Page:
If you have marketing tactics that are not producing solid ROI, consider reallocating funds from these to SEO.
Now review your existing marketing tactics-both online and traditional. Look at what is giving you the best results and where your ROI is lower than expected. Businesses often allocate funds to traditional marketing tactics, such as print advertising, because they are expected to do so or because they always have. Investing in these “traditional, expected” marketing elements is rarely scrutinized as closely as newer marketing tactics. If you have marketing tactics that are not producing solid ROI, consider reallocating money from these to SEO. You most likely can carve out an SEO budget simply by adjusting other marketing strategies and how money is allocated. If you are seeing strong ROI from all current marketing tactics, or you’re a new company without the history to evaluate effectiveness just yet, use the research you’ve done to make a case for additional funds for your SEO project.
Although SEO is primarily managed by your marketing team, the benefits and burdens of an SEO project should be communicated to many different departments within the company. You’ll need the buy-in from more than just your marketing team. When SEO is managed in-house, your budget isn’t merely dollars and cents-it includes human capital. Budgetary decisions need to be made regarding the use of current employees, who will pick up the slack of the re-delegated workload, and the possibility of hiring additional support staff or freelancers to fill the gap.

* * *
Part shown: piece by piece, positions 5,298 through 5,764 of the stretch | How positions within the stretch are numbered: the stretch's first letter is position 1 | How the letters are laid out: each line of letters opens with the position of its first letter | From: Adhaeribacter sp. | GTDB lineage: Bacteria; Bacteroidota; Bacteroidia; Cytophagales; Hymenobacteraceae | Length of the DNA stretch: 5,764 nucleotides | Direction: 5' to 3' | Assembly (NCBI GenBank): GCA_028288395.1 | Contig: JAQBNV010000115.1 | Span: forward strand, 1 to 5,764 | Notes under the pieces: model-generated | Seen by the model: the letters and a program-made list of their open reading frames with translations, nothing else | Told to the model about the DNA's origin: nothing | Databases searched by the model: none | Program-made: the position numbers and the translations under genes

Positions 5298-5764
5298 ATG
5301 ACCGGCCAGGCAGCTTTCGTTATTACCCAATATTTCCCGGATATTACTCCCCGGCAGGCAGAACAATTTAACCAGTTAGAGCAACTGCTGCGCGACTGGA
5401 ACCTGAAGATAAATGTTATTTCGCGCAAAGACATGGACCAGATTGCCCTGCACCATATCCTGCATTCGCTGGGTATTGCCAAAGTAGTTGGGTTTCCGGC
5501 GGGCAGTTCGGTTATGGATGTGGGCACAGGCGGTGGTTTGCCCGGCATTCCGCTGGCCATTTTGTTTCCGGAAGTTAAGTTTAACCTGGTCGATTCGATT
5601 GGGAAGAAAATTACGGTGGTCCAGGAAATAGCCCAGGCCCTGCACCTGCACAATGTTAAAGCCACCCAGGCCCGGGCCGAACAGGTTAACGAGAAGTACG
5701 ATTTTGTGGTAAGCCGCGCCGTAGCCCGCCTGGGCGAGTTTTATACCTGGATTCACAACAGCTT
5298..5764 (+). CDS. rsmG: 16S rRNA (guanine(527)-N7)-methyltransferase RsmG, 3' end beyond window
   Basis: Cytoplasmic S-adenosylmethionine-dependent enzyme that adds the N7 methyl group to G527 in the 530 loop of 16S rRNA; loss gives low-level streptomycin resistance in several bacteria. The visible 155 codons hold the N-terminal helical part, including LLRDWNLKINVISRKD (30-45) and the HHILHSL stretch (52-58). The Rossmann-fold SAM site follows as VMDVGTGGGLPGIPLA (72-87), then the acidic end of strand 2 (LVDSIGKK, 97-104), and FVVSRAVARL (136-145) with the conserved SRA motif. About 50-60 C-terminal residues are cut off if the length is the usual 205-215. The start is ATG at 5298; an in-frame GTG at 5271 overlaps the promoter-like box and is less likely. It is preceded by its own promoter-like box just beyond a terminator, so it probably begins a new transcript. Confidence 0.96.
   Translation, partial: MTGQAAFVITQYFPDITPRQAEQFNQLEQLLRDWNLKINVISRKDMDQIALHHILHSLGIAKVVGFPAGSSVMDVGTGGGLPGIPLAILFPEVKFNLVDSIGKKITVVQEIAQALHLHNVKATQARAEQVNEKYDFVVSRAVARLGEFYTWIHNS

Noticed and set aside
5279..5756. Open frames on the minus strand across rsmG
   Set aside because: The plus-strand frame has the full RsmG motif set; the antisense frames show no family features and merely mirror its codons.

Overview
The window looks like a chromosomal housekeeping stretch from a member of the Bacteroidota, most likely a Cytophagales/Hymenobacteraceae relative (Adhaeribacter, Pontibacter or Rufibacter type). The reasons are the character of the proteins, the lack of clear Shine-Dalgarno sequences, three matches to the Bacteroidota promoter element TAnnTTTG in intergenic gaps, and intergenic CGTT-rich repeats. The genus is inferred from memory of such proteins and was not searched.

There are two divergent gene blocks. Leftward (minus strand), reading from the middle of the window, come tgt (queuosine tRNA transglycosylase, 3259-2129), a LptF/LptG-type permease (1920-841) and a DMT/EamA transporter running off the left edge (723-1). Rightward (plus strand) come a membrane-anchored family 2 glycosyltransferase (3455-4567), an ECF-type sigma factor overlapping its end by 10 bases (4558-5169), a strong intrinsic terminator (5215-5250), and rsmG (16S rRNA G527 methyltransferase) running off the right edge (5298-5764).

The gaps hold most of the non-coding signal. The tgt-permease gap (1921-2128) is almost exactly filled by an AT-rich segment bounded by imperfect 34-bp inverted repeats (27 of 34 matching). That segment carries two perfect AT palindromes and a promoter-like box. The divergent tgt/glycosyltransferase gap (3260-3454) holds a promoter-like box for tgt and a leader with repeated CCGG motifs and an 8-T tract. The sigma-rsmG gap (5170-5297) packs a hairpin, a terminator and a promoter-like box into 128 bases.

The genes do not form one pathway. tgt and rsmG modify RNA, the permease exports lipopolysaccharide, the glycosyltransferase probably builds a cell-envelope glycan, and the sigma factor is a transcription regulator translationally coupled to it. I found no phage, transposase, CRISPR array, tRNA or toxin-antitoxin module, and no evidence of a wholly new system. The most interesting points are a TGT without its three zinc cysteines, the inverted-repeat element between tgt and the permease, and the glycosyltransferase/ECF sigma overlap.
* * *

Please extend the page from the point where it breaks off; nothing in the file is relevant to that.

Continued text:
IT and Web development teams may be taking on some additional projects when you embark on your SEO project-if you’re doing this in-house, they may bear the majority of the burden with upfront website alterations and modifications. Keep IT involved in the initial decision-making process when you decide to take on an SEO project, and keep them in the loop with budget decisions, major project decisions, etc., to make sure you communicate a respect and understanding for IT’s input and work.
Don’t forget the accounting and finance departments along the way. You’ll want to share research about projected ROI, actual ROI, and project milestones along the way. This will ensure that the people making budget decisions understand the benefits, not just the costs, associated with your company’s SEO.
Stay connected with your sales team. Whether your website is lead based or e-commerce, your sales team will see a direct benefit from your SEO project. Keep up communication with the sales team so that you can understand the full scope of the sales benefits of your SEO project and to get ideas of how SEO can better serve the sales team. Sales personnel can best quantify the end benefit of SEO for you, and they will be the ones who understand the details and nuances of the benefits.
Finally, make sure your marketing team is open and communicative throughout the SEO project-establishing a budget is only the beginning. Successful SEO is constantly monitored, evaluated, and modified. You’ll need many people within the organization to be well-informed to keep your SEO project growing.